Infinite Crisis: Fight for the Multiverse Volume 1

Infinite Crisis: Fight for the Multiverse Volume 1
  • North American Publisher / ISBN: DC - 978-1-4012-5479-7
  • Volume No.: 1
  • Release date: 2015
  • Contains adult content?: no
  • Does this pass the Bechdel test?: no
  • Positive minority portrayal?: yes

There were briefly 52 DC universes, each with their own set of heroes and villains slightly different from the familiar iterations, and this version of Infinite Crisis, is based on a video game where all are threatened. Key to saving the multiverse are a number of objects located on different Earths, and the best chance of acquiring them is a group of heroes, the best these alternate dimensions have to offer. Dan Abnett introduces the theme and mission early, along with the assorted other worlds, which fans of DC’s Elseworlds variants will recognise. Seen early, for instance, as per Tom Raney’s sample art, is the vampire Batman whose progress is found in Elseworlds Batman Vol. 2. However, Abnett is astute enough to ensure these references are nice for anyone recognising the characters, but nothing that impedes enjoyment for readers who don’t.

Batman is teamed with alternate versions of Catwoman, Green Lantern, Robin and Wonder Woman to chase a powered-up, almost demonic version of Two-Face across the different universes. There’s no great complexity to the plot, but what moves it above the ordinary is Abnett emphasising how the personalities involved appear to be far from ideally suited to working together, all of them exaggerated and impulsive compared to the traditional versions. He does this well enough to prevent the obvious question being asked. Wouldn’t a team of five different Supermen be more effective? In part, Abnett answers that.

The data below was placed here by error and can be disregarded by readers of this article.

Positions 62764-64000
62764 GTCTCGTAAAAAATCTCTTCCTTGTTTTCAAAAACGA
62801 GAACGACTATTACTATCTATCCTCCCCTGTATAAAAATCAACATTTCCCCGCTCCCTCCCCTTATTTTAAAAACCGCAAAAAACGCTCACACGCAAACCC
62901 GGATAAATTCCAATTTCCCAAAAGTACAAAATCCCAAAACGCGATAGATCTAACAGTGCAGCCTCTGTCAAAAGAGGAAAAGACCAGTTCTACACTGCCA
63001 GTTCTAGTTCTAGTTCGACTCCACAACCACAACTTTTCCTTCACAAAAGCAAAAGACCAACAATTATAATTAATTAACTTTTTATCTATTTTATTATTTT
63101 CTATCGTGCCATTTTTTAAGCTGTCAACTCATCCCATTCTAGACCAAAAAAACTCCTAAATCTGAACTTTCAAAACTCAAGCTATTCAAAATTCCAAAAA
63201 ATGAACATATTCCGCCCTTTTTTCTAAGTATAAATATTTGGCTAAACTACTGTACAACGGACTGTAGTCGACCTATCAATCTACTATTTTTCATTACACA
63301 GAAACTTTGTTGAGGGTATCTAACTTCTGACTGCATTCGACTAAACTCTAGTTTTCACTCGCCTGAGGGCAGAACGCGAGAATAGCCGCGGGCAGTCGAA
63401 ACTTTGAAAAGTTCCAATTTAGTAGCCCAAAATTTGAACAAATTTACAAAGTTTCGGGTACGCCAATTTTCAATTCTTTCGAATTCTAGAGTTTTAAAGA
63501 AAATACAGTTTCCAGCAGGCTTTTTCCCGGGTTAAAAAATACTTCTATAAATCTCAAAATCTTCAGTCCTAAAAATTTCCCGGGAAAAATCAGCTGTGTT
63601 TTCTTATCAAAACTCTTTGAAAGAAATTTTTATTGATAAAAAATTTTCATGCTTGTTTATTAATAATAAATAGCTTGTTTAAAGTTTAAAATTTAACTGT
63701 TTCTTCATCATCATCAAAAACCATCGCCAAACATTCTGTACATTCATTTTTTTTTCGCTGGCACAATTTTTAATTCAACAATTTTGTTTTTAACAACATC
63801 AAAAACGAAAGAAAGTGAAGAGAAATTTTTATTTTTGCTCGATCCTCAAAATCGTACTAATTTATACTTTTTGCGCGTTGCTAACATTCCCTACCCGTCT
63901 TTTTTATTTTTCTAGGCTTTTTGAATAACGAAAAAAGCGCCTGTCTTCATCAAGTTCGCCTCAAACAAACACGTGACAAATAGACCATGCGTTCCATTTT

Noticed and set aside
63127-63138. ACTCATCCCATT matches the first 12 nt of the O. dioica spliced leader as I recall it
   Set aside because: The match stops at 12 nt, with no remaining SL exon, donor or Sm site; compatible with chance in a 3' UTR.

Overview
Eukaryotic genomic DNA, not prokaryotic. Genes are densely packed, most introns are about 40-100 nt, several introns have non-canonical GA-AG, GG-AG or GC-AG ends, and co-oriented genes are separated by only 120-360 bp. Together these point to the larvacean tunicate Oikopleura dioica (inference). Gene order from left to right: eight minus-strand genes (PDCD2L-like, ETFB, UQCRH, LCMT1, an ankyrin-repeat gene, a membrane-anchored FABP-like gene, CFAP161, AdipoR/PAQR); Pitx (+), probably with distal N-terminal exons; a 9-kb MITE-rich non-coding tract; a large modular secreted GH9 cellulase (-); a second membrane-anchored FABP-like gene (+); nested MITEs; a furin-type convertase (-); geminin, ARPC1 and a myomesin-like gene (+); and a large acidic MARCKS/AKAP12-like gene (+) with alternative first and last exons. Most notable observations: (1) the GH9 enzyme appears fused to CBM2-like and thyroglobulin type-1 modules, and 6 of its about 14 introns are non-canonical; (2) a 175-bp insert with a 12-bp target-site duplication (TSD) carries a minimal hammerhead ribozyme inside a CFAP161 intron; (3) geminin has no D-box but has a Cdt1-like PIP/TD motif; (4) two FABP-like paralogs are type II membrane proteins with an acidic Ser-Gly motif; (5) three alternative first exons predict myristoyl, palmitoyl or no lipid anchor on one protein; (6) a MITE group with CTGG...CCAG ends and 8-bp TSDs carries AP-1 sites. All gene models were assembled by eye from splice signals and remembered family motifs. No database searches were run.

Over a dozen artists are involved, with Raney and Tom Derenick handling the most pages. Theirs is standard superhero work, a few glitches here and there, but by and large solid. That isn’t the case everywhere, though, and some artists crowd their pages, while others are too fussy about detail, making it difficult to focus on anything in a panel.

Once the relationship between Batman and his allies has been established, Abnett starts looking at other characters different to those we know bearing the same names, and conceives interesting alternatives. The new version of Doomsday, largely drawn by Derenick, is certainly way more terrifying than the old. Cyborg, Flash and Zatanna have gone looking for Batman, and by the final chapter taking us into Volume 2 one final ally has arrived, but can they be trusted?

Abnett certainly keeps the pages turning, but not all the artists pull their weight to ensure it, which drags the overall rating below average.